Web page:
- Alter Reality, Aaron ($350) – Aaron was friendly. Some of the prices Alter Reality offered on Standard cards were significantly lower than other vendors on site. Also, on their printed buylist for the weekend, they had Wurmcoil Engine listed at $9, but when I tried to sell him one he put it in the $8 pile. He may have simply forgotten or they may have already purchased several, I’m not sure.
- Miniature Market, Jason ($66.50) – Jason and I have a friend in common who is the manager of one of Cool Stuff’s stores, so we had a good conversation. They had very good buy prices on Standard cards compared to some of the other vendors, and I sold several of the cards I bought from collections or bulk lots here.
- Troll and Toad, Kyle ($303) – Kyle was awesome, very friendly, a funny conversationalist, and made me feel very comfortable during the whole transaction. Troll and Toad offered some great prices on foils, so I sold a lot of foils here, including a couple of Expeditions that I had been hanging onto for awhile. They also had some good buy prices on obscure Standard cards.
- Cool Stuff, Inc., Jim ($51) – Jim is a good guy who I have seen many times while judging and playing Magic in Florida, and my interaction with him as a buyer was excellent as well. He’s pretty quiet, but found several cards and priced them very quickly. I wish I would have had more cards off of Cool Stuff’s buylist, as they were offering an insane 30-percent trade-in bonus and had an UNL Mox Emerald and UNL Mox Jet at very good cash prices that became insane with the bonus figured in. (The Emerald was priced at $900 cash, which comes out to only $692.30 in trade-ins!)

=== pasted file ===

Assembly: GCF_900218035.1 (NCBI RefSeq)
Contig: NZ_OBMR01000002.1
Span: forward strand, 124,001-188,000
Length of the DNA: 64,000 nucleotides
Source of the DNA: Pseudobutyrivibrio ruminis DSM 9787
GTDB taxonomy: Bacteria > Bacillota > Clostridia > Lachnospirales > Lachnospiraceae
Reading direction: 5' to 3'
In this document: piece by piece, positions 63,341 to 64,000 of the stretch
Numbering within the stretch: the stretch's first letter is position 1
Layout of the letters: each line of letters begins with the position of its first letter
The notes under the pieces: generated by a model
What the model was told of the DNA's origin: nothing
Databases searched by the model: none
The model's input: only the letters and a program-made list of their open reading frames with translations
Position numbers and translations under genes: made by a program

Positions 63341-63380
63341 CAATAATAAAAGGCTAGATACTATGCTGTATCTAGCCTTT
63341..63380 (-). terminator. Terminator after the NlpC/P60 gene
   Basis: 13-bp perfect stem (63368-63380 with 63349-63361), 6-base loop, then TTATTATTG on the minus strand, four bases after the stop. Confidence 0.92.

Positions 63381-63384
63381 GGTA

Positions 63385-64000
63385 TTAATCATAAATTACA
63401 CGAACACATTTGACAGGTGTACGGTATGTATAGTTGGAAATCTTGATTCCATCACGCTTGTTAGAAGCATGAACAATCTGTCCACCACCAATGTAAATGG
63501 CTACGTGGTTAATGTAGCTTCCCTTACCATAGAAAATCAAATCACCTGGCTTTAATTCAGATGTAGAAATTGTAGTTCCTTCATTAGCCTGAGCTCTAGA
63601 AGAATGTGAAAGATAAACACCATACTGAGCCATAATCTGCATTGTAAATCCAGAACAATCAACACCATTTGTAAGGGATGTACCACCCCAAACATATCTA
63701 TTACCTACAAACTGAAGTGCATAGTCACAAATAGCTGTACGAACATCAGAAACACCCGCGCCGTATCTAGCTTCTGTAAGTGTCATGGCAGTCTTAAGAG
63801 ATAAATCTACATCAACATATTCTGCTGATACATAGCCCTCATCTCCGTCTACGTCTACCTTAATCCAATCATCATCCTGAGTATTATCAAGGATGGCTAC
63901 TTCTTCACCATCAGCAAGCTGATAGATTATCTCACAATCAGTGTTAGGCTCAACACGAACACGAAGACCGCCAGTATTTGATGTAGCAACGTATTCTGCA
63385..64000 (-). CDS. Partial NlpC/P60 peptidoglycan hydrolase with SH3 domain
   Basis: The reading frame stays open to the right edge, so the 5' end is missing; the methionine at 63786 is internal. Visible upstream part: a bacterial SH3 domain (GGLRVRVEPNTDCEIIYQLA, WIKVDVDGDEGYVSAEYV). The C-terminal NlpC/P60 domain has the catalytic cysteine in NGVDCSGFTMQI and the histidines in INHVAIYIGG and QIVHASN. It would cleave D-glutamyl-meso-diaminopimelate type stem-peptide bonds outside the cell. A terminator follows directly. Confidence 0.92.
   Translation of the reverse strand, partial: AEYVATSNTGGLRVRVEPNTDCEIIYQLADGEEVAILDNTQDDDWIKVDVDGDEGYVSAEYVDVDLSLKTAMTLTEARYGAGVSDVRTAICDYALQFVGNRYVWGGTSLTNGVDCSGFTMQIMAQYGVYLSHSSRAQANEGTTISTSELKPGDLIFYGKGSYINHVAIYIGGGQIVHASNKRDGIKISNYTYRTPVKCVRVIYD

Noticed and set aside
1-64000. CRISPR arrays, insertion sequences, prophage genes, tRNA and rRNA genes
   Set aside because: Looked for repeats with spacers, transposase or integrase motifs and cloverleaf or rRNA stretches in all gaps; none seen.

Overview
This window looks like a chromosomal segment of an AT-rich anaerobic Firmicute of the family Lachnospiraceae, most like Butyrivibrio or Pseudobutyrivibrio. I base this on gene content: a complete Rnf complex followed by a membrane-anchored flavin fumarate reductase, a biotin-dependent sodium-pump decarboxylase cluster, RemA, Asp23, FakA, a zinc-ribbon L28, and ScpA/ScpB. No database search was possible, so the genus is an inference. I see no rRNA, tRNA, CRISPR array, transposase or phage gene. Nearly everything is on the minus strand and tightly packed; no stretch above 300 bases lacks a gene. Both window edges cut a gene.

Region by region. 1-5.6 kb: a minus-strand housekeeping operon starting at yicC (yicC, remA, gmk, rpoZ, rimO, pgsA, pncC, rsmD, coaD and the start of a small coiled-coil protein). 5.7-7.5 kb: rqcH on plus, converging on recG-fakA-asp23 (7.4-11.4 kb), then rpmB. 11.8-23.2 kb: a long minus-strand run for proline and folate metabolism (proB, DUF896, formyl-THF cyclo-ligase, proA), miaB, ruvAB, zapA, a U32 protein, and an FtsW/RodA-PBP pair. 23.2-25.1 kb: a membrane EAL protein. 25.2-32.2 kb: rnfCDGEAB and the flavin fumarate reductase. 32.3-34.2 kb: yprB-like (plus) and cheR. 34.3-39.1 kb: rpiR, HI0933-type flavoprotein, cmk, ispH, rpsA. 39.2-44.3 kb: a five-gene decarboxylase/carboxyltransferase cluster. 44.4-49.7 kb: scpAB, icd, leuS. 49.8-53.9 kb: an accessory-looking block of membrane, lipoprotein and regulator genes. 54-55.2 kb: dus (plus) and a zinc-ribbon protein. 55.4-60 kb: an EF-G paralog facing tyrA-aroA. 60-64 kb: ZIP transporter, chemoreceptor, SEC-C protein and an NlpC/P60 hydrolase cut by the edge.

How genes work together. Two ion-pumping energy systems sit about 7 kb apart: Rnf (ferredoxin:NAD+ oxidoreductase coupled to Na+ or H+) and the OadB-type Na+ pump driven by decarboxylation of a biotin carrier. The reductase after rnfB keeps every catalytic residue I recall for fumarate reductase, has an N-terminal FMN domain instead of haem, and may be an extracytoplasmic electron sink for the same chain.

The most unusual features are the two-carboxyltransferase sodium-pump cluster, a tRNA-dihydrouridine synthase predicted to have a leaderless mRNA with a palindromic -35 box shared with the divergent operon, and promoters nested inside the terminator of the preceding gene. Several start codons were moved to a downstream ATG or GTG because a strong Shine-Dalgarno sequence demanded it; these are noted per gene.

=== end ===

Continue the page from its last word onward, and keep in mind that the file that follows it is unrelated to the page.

- Cape Fear Games, Curtis ($55) – Curtis was also an excellent buyer, and while CFG unfortunately wasn’t able to offer top dollar on bulk, they did have very competitive buy prices on everything else.
I was pleasantly surprised at how excellent all of my interactions with the vendors were. I was half-heartedly expecting to have many aggressive traders, trying to pressure me into accepting sub-optimal deals, but that simply wasn’t the case. All of my interactions with the buyers were great. They were friendly, accepting when I didn’t like an offer, let me counteroffer, and were understanding that I was their customer. They all treated me like a person and not an ATM, which I greatly appreciated.
Unfortunately, I did have one negative experience with one very well known vendor; however, I am giving that vendor time to rectify the situation before I discuss it publicly. If any of you would like more information, feel free to message me on the forums or on Discord.
Here are some recommendations I have for others based on my experience:
- Make sure you have all of your cards sorted ahead of time. I can’t stress this enough. I had a goal of selling $5,000 worth of cards to vendors at the Grand Prix, and I was lucky to walk away with somewhere over $800. If my collection was sorted properly, I know I could have easily walked away with much more.